Girls Trip: The Black Girl Magic Movie We Deserve.

By Alexis Alex and Kala Fogg

This summer’s highly anticipated comedy, Girls Trip, debuted on last weekend and it is undoubtedly one of the hottest movies of the year. The movie follows four college besties letting loose for Essence Festival weekend in New Orleans and reconnecting after years of separation. The film has an all-star cast including Queen Latifah, Regina Hall, Jada Pinkett-Smith, Larenz Tate, and hilarious new comer Tiffany Haddish.

 

On opening weekend, the movie brought in $30.4 million dollars in sales surpassing box office expectations and exceeding its $20 million dollar budget.  The film’s director Malcolm D Lee, has directed films like Soul Men, Roll Bounce, and The Best Man, and has struck gold again with this box office hit.  Often times films packed with award-winning actors and actresses like this can leave the audience a bit skeptical about how all the stars will blend together on screen; it’s can become really hard trying not to focus on the big-name stars throughout the movie. But, Girls Trip happened to be the exact opposite. Surprisingly, the breakout star of the film is undoubtedly Tiffany Haddish, who brings on the funny for the entire 2 hours and 2 minutes of the movie. Haddish’s unforgettable performance definitely earns her a spot on Hollywood’s A List and hopefully we will begin to see her face more in future projects.

 

The movie has received excellent reviews from Rotten Tomates, CinemaScore and Black Twitter has given it classic status already. Which leaves the question: What is so great about Girls Trip? Girls Trip is special because it unpacks and displays the beauty of black womanhood and friendship, and how we use our friendships as our backbone to guide us through the rough times. This movie is so relatable it’s frightening. We’ve all had the crazy friend, the conservative friend, the “down for whatever” friend, and the friend who “has it all together”, this film emphasizes why these elements are key to an amazing companionship. Often times in Hollywood, Black woman characters either portray stereotypes or undergo various hardships in film. What makes Girls Trip so refreshing is the fact that there is no major hardship, catastrophe, or problem for the women throughout the film. It doesn’t resort back to the typical “Black women struggling in America” storyline that has been exhausted, and it demonstrates that there are way more important things on the black woman’s agenda than arguing with a “baby daddy”, trying to find a man, or being loud and angry. The problem is not that those stories are not the realities of some black women but it is not the reality of all black women. It is important to have diverse representation of Black women in film because the stories of all black women deserve the be told, not just the stereotypical ones. Black women are extremely capable of graduating college, writing books, landing major deals, running their own blogs, and most importantly having a good time and that is what the film celebrates. Girls Trip is the black women’s equivalent to The Hangover and Bridesmaids and its success has proven to Hollywood that Black women can carry a comedy by themselves.  Black woman are just as capable as the “Zach Galifianakis’s” “Kevin Harts”, and “Melissa McCarthy’s” when it comes to “being funny” and standing alone when it comes to comedic relief.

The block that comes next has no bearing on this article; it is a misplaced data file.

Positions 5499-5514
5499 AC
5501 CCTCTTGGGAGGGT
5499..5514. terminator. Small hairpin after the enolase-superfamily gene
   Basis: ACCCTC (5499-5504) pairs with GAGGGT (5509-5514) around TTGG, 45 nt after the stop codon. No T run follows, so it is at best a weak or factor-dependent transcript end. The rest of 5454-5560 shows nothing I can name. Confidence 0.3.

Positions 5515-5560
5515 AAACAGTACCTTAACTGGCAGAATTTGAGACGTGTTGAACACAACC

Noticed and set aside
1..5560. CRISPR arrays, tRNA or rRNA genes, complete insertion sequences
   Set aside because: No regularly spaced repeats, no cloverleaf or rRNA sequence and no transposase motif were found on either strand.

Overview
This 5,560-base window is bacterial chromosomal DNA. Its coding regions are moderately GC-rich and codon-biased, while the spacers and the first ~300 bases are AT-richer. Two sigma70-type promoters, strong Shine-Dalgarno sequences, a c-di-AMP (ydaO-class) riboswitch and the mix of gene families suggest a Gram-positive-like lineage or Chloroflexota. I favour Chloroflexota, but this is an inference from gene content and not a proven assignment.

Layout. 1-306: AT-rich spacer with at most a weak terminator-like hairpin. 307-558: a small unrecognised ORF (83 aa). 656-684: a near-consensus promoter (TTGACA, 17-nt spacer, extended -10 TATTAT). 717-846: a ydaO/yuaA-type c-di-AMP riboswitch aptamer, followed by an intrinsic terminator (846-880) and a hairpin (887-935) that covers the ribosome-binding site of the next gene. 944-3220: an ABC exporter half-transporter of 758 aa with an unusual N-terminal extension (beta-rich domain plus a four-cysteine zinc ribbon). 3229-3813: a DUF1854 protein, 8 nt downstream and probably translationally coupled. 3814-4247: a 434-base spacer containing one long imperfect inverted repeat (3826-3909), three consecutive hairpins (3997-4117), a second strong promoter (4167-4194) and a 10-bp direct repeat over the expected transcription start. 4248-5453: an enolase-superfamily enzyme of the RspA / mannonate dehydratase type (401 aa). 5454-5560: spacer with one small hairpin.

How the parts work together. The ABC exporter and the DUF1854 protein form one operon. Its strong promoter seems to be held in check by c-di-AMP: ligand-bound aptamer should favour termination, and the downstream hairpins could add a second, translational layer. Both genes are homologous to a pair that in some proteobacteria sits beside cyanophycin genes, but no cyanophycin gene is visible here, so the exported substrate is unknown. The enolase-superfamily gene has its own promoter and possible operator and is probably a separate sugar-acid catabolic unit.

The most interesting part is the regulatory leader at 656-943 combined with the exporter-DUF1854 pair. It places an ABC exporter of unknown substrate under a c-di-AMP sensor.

Although most theaters were roaring with laughter, serious issues were also exposed in the midst of all the genius comedic lines. All women can agree that in today’s society concepts like cheating, divorce, lack of employment, and financial crisis’ are commonly being dealt with, however not discussed as often. In today’s society women are expected to “have it all together”, but the truth is, that is not an obtainable reality. Girls Trip is therapeutic because we get to see women not only reveal that they are not perfect and don’t always have it together, but we are able to relate in the sincerity behind the words written. We get to see the power of women who’ve lost themselves on the journey to finding themselves which is the film’s underlying beauty. Black women starring in their own movie is a rare occurrence in Hollywood, but the success of Girls Trip proves this the type of movie we deserve to see more of in Hollywood.

 

 

 

Alexis AlexComment